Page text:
Let's Talk About... P.E.


Courtesy Photo

The coveted Presidential Physical Fitness Award badge.

Ok. Do you remember P.E.? Or, as I like to remember it, "PTSD." You know, that class called "Physical Education" or some variant? Some remember P.E. with exhilaration. Some remember it with humiliation. I mainly fall in the latter category.

Many of you have probably buried those middle school and high school days but I am going to try to jog your memory around the proverbial track.

Although P.E. class entailed being physical, I am not sure what kind of "education" I received. I do remember watching sex-ed tapes in 5th grade P.E. wondering what all the fuss was about and being extremely curious about that secret film the boys were watching. And I also remember I learned how to catch and dodge a ball.

Let's review, in case you blocked it from your memory banks: P.E. generally starts in elementary school which, at that point, looks a lot like an organized recess and is a lot of fun. P.E. then graduates to middle and high school calisthenics, team sports, running, jumping, pull-ups, push-ups, and basically getting hit by a ball on a regular basis.

Sometimes it included fun sports like tennis, volleyball or badminton. Other times it included that ankle breaking sport of field hockey. And it was required every year. Today we would call that "an elective."

And all of that is done in a "uniform" which were globally designed to emphasize everyone's perceived body-flaws. A P.E. uniform also came with the humiliation of changing clothes in front of everyone, remembering your locker combination and remembering to take those clothes home every week to be washed. (For my kids, "every week" soon turned into "every semester").

In elementary school, uniforms were those stiff white t-shirts or polo looking tops and navy blue gym shorts my children still refer to as "clown shorts." Somehow the elastic waist on short shorts turned out to be embarrassing. Not everyone could really pull off that look.

Even worse, I had a P.E. uniform in middle school that was basically a polyester orange pinstriped romper (one piece) with snaps on the shoulders. We looked like we were on a chain-gang. Even fewer kids could pull off that look.

And remember this was all happening during the self-conscious, body-shaming times of middle school and high school.

Today you basically just need shorts and a top. Today, the minute the sun even hints it might come out, kids wear shorts and a t-shirt to school anyway.

Two activities come to mind when I think of P.E. back in the day. The Presidential Physical Fitness Test and dodgeball.

Remember the Presidential Physical Fitness Test? That test we had to undergo each year to prove we were in fact, not fit? The test was supposed to ensure children would be at a minimum fitness level but only underscored what the kids already knew: The athletic kids were athletic and the rest of us were failures. And in case you weren't sure which was which, the "athletic" kids had the Presidential Physical Fitness Award badge sewn on to their P.E. shirt (or on their shorts if they were really cool). It put those kids at a whole different level for the whole year.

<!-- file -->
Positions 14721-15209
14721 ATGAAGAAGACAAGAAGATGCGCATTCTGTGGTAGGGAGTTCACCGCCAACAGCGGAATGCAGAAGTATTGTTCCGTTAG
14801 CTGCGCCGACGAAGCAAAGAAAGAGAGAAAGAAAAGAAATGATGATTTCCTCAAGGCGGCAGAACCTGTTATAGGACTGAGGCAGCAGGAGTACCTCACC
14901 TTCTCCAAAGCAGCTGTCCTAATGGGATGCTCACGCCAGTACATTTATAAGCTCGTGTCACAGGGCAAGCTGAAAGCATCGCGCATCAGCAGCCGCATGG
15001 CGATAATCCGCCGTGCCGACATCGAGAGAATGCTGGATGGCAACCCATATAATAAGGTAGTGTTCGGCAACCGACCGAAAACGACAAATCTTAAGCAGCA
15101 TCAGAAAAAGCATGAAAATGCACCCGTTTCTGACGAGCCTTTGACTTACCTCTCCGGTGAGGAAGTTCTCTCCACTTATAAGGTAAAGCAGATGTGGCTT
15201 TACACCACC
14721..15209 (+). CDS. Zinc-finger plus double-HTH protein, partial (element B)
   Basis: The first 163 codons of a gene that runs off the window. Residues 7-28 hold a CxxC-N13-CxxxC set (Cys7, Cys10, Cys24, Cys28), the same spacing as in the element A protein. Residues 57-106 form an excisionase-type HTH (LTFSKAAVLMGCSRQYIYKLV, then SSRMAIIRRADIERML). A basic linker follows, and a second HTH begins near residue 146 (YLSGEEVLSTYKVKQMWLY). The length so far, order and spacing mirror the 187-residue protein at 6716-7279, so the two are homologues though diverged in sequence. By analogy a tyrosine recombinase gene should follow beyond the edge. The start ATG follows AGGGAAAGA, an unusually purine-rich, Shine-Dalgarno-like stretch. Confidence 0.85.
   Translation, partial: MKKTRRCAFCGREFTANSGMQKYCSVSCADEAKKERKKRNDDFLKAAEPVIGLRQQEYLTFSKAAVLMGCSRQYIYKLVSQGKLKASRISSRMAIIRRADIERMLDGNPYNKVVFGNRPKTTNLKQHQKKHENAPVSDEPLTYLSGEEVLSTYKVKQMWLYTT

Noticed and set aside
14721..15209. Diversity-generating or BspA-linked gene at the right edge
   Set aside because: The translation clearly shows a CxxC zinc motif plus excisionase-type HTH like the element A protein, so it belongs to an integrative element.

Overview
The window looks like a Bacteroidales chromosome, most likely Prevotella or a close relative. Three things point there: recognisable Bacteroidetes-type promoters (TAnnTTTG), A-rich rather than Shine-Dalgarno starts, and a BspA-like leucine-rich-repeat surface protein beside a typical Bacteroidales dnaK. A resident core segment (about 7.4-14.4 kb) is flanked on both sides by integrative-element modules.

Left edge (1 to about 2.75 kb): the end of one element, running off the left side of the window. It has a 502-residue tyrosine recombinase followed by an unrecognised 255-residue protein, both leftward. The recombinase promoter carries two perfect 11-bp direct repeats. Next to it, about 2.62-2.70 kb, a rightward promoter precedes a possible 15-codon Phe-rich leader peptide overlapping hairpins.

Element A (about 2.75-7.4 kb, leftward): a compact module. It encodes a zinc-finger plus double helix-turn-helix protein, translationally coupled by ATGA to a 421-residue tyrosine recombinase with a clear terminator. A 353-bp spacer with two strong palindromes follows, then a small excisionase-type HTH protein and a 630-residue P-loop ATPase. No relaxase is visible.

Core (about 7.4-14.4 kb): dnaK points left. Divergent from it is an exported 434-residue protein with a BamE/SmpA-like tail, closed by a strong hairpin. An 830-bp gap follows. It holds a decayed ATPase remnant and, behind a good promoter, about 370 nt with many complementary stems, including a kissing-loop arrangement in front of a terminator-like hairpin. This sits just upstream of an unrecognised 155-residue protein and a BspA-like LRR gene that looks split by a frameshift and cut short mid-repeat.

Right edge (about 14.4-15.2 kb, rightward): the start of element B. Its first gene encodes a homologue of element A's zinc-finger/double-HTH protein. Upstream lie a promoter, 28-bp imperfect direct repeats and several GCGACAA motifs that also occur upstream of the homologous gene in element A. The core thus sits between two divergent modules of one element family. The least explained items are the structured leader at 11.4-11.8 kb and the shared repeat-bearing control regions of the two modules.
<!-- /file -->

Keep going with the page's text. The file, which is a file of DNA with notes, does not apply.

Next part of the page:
One middle school I attended gave you a "fail" if you couldn't complete the requisite sit ups, pull-ups, push-ups, a standing broad jump, and the 50-yard dash in under something like 8 seconds. That C- in P.E. was crushing. All because I couldn't do a pull-up.

We never did any of those things at any other time, so we had no idea what a perfect pull-up even looked like. And I still don't really know what a standing broad jump is.

Ok, now let's talk about that P.E. staple: dodgeball. "Ok, kids, we are going to play dodgeball now" were words I learned to dread. It meant "Get ready to be tortured by your classmates." Why did they make us play that all the time?

I would come home after a bout of dodgeball bruised, battered, and frustrated. Why did they create a game where the mean girls with good throwing arms were allowed to basically shoot fish in a barrel? The smart kids made sure they got picked off early. I didn't figure that out until about the 10th grade.

And let's not forget the unforgettable showers in that smelly locker room. At one junior high school, we actually had to walk in a line through a tiled pathway of horizontal shooting shower heads while holding a towel above our heads. The "gauntlet" so to speak. So, you watched the naked body in front of you as did your schoolmate behind you and when you reached the end, the teacher would check you off on her clipboard. No shower? An "F" for the day. The only exception was when a girl was on her period, and she could take a "sponge bath" which was the only reason I can ever remember looking forward to my period.

I have a friend who loved P.E. She thrived and felt empowered. She had the badge on her shorts. She got "As" in P.E. I think that is fantastic. Or do I? Was she like one of those girls who pummeled me in dodgeball? I don't want to know. We all grow up.

I recently saw my 11th and 12th grade report cards. In 12th grade I was absent from P.E. more that I was there. I had gotten smarter at that point. I somehow had a lot of extra yearbook work to do that precluded my P.E. attendance.

How can something so healthy and positive like fitness and team sports be so traumatizing for some? I don't know. But I still have dreams where I can't find my P.E. locker and can't remember its combination. But I actually loved that I met so many people in P.E. who I would otherwise never have met. Everyone takes P.E. but not everyone takes Calculus.


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